It did not rule out a meeting between Bolton and Putin, but did not confirm one either. He is scheduled to attend the summit meeting of the North Atlantic Treaty Organization July 11 and 12 and to visit Britain on July 13. The two countries also considered Vienna as a possible meeting site. Russian Federation was kicked out of what was then the G8 in 2014, in retaliation for the country's invasion of Crimea.
Expectations for a summit are therefore low, even though Trump said before he was elected that he wanted to improve battered U.S. -Russia ties.
"It gives me great regret to state that Russian-US relations are not in their best shape", President Putin told reporters.
A summit could irritate USA allies who want to isolate Putin, such as Britain, or who are concerned about what they see as Trump's overly friendly attitude toward the Russian leader.
Pompeo said the administration continues to support those sanctions.
Anticipation has been high for a possible Trump-Putin meeting as Trump seeks to mend strained relations with Russian Federation.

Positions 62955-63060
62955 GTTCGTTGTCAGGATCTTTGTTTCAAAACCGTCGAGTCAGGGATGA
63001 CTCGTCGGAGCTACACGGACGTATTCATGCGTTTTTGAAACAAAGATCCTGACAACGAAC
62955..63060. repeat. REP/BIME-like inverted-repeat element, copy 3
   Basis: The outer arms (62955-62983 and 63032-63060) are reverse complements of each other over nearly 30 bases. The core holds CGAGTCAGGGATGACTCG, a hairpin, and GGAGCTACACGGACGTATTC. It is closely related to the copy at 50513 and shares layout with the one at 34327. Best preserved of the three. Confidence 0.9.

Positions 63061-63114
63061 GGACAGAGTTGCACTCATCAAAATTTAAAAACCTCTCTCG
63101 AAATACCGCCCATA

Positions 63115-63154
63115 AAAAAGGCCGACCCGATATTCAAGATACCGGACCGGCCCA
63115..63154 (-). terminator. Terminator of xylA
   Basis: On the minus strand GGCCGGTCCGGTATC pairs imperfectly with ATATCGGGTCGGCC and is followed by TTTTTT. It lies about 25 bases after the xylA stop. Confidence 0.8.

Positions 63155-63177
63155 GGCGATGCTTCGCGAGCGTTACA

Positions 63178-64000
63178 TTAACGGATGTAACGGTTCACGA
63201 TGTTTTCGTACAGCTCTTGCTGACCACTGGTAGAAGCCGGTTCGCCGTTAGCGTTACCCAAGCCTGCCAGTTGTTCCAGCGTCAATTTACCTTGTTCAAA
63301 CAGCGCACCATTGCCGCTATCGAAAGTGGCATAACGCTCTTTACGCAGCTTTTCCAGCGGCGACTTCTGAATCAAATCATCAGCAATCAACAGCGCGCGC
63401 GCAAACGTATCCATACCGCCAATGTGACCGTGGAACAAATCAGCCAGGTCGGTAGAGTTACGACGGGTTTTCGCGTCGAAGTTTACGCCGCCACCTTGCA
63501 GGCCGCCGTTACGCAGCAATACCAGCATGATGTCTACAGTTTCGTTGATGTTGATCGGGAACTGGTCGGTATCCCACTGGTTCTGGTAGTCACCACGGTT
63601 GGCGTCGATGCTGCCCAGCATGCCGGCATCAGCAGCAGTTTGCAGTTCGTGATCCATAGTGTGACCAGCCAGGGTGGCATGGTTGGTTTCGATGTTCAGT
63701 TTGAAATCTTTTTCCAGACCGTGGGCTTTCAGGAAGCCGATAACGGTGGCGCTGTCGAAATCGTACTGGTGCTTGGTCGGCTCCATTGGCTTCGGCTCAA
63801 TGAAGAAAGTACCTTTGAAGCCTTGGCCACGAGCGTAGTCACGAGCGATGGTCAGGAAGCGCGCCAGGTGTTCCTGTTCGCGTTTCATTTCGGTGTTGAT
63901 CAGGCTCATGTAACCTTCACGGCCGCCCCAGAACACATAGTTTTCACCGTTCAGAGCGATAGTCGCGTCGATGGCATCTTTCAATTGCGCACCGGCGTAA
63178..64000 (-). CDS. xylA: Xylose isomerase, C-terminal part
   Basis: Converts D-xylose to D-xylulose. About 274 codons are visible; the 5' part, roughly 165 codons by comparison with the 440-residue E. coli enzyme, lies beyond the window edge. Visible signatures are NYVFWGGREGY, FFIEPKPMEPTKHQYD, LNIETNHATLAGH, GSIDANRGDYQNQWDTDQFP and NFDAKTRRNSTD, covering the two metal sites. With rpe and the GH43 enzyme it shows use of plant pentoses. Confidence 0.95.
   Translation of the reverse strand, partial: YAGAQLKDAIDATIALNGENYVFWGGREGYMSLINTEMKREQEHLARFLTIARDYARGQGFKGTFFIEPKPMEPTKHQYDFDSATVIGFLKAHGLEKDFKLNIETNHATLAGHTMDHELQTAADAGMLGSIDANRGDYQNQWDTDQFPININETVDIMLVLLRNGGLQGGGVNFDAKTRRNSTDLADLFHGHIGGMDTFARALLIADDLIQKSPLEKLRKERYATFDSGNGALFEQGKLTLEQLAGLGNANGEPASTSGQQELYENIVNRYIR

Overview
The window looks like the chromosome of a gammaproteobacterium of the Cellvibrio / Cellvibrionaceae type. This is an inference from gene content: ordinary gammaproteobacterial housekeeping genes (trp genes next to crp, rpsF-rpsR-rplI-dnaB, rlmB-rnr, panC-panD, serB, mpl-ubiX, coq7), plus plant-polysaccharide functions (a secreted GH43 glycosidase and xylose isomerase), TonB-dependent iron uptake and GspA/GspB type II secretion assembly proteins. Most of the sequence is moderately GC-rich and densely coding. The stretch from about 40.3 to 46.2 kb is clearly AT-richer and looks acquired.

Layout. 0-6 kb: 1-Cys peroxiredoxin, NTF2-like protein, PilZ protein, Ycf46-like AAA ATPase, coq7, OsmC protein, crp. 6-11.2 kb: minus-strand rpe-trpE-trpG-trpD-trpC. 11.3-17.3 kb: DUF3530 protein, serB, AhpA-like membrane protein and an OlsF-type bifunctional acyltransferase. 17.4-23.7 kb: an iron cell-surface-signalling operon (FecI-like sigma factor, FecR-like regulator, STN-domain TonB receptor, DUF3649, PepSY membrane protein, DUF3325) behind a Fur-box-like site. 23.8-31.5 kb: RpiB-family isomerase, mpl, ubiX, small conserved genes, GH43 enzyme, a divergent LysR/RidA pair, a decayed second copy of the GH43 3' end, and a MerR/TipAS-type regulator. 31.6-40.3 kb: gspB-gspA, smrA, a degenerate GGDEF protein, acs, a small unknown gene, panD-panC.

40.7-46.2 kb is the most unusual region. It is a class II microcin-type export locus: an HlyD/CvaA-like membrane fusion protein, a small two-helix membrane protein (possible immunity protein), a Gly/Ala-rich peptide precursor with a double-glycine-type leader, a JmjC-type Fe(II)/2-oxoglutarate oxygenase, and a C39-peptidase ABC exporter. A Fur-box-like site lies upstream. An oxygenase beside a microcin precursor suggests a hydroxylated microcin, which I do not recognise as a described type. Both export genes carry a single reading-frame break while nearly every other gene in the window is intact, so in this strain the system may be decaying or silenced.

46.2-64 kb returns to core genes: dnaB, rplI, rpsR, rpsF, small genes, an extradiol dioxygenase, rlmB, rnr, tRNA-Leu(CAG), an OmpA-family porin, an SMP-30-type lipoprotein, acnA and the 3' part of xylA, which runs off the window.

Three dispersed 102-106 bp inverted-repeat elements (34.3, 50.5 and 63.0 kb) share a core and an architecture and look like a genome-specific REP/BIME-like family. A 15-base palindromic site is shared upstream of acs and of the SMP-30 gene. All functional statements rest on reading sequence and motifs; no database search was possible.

The United States initially sanctioned Russia over its 2014 annexation of Ukraine's Crimea and its backing for a pro-Russian uprising in eastern Ukraine.
"I think all se issues will be raised", Bolton said.
Reports suggest that he could announce the date and location of a Trump-Putin summit.
The last, brief meeting between Putin and Trump took place in November 2017 in Vietnam during an APEC summit.
"Maybe something positive will come out of it", the president said.
"Putin comes extremely well prepared for these meetings", said Michael McFaul, a critic of Trump who served as the United States ambassador to Russian Federation during President Barack Obama's second term.
Russian Foreign Minister Sergei Lavrov was likely to meet his USA counterpart Mike Pompeo beforehand, he added.
"A Trump-Putin meeting would temporarily ease US-Russia tensions, but new US sanctions are still likely later this year", the Eurasia Group think tank said.
On the other hand, specialists in diplomatic relations fear that President Trump "is likely to make promises and concessions to a Russian autocrat he seems eager to please", explained Politico. But what must guide his conduct of American foreign policy is the pursuit of American national interests.